Seventh Sunday of Easter – Greenfield Lutheran Church
John 17:20-26 – sermon by Rev. Dr Rolf Svanoe
There’s something magical that happens when we sing. Do you feel it? We feel it just in listening to you. Music touches us all at a deep level. The famous singer Billy Joel said this about music- “I think music in itself is healing. It’s an explosive expression of humanity. It’s something we are all touched by. No matter what culture we’re from, everyone loves music.”
It’s true that something happens when we sing and that’s true whether we sing alone, or whether we sing in a group. But there are added benefits when we sing together. Whether we sing in unison or we sing in harmony, something happens inside of us.
• Singing reduces stress and anxiety
• Singing increases your energy
• Singing improves mental health and well-being
• Singing helps to improve social bonding and social interactions
• Singing has a beneficial impact on our physical health by boosting our immune system.
• Singing improves your memory and brain function.
• Singing can impact our emotions at a deep level (Tragedy and grief)
There is a recent video of a neuroscientist who talks about what happens to the brain when we sing. “If you put people in a scanner and look at their brains when they are singing what we see is that large areas of the brain light up or activate. These include motor networks, listening networks, planning and organizational networks, memory networks and language networks, and also emotional networks. And they augment social bonding and empathy. The complexity of singing is striking for the brain, even though to us it feels like a relatively easy process. What’s remarkable about singing is that in the act of doing it, we activate our reward network. Those emotions lead to the release of dopamine which is the feel-good chemical for the brain. [singing] lifts our mood… it gives all those networks a workout bringing protective… benefits for our mental health.”
One study in Germany found that in children musical training improves both cognitive and non-cognitive skills by more than twice as much as sports, theater or dance. Music leads to better attendance, improved academic performance and ultimately happier children.
There was an interesting study done in Sweden. They hooked members of a choir up to heart monitors. They found that as the choir began to sing, their heart beats began to synchronize. They began to breath together and their hearts beat together as one.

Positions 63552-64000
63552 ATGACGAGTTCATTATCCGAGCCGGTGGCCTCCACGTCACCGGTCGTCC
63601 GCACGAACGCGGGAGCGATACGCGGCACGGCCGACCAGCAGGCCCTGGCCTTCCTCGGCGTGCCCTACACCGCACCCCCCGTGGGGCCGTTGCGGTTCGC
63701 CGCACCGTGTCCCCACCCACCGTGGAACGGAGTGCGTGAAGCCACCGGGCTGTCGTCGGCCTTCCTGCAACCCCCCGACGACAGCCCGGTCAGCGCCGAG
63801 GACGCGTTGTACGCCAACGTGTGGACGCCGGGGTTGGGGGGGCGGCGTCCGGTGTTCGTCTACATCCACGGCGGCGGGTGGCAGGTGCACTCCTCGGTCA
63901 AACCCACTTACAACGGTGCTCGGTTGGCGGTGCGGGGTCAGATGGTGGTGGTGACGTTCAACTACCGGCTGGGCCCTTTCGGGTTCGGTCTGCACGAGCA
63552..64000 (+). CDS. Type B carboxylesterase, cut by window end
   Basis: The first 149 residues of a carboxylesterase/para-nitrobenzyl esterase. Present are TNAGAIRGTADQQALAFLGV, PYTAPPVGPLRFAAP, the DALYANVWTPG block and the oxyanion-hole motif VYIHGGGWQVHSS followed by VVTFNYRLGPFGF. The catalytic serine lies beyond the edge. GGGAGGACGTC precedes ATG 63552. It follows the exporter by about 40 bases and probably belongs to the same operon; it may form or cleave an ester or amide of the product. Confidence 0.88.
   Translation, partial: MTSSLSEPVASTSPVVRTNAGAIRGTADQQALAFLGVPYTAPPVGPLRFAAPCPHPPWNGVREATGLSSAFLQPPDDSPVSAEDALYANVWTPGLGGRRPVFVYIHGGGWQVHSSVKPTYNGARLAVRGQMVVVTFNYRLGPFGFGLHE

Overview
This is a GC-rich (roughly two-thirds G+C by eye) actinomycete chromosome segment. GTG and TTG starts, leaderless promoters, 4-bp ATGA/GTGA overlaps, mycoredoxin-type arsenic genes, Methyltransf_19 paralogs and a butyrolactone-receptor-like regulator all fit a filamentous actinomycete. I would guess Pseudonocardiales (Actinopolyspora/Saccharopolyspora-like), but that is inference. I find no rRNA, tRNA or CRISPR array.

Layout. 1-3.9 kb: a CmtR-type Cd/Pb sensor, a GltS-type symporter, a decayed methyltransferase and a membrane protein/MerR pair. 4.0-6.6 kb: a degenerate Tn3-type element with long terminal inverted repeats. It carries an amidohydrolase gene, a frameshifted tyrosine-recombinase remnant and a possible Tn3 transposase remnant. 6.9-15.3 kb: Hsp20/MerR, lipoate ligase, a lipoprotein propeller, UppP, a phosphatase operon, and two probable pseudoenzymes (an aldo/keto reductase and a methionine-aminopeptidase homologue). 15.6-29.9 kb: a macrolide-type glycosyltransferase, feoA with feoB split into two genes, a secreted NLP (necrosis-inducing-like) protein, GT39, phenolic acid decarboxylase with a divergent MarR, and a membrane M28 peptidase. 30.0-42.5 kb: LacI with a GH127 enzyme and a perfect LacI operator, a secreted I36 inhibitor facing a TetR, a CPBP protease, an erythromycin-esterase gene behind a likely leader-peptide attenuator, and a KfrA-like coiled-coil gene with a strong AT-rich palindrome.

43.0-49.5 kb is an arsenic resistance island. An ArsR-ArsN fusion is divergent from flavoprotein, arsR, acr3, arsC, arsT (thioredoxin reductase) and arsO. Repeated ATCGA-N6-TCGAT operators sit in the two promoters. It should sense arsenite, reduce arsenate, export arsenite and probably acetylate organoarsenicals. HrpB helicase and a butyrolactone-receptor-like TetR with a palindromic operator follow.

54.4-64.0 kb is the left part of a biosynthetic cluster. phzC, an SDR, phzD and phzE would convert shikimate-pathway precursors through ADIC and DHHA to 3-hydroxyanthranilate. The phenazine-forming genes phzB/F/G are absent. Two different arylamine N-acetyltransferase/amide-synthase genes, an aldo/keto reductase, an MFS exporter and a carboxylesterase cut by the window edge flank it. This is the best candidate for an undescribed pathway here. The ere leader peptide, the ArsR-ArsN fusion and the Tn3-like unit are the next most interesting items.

In our world today, we need more singing, not less. Our country is so polarized into different camps. We would be better off if we sang more. We could come together in respect and empathy for one another, even those we disagree with. Men and women, young and old, Republicans and Democrats, even Vikings fans and Packer fans, we would learn to be more human more compassionate, more loving.
The Bible is full of singing. When we sing together to express our love to God, it unites us. It brings us together. There is a reason that we sing in church. It brings us together and helps us to express emotions deep inside of us. Certain hymns- tears.
In our Gospel reading from John, Jesus prayed for his disciples just before his death. He prayed that they might be one, united in witness to God’s love. When Christians fight it gives a terrible witness to the world.
Yesterday, we elected a new bishop of our synod, the first woman bishop. Rev. Regina Hassanally, pastor in Goodhue, MN. Forums before the election candidates were asked to explain their approach to dealing with conflict. Regina shared that the starting point for her is that we are all made in the image of God. When you look at another person that you may disagree with, you see them first as a person who is made in God’s image. You look at that person as someone that God loves, someone that Jesus died for. We may disagree strongly with that person, but we can still love and respect them. There is a deep unity given us by God’s spirit and when we deal with conflict we need to recognize that in each other.
Someone once said, we can disagree without being disagreeable. It’s true, and for us Christians that begins in recognizing that the person we disagree with is someone God’s loves and someone Jesus calls us to love.
I sing in the Luren Singers, which is the oldest and largest Norwegian Men’s choir in the US. The choir was scheduled to sing in our town one year. The advertising had gone out. Then a scheduling conflict arose and the concert had to be canceled. A newspaper headline was published that said, «The Luren Singers will not sing in Harmony.» Well, at least we always try to sing in harmony!
One of my favorite stories about music is the story of the Christmas truce that happened at the start of World War 1 in 1914. It was Christmas Eve. Soldiers were entrenched in their battle lines. Because of the holiday, the generals decided to have a truce. Soldiers on both sides were thinking about home and their loved ones. And then they started singing Silent Night. The English sang in English and the Germans in German. Soon they were singing together in their own languages. Eventually a few of them left the fox hole and went to meet the enemy. Shared stories and pictures of loved ones. Some of them shared gifts. They even played a soccer match. That is the power of music to bring us together. The next year the Generals decided that there would be no truce on Christmas. When soldiers get to know the enemy, it makes it harder to kill them.
We need more music in our world, not less. We need more unity. And that is what God is calling us to. That is what Jesus prayed for. Let’s have harmony.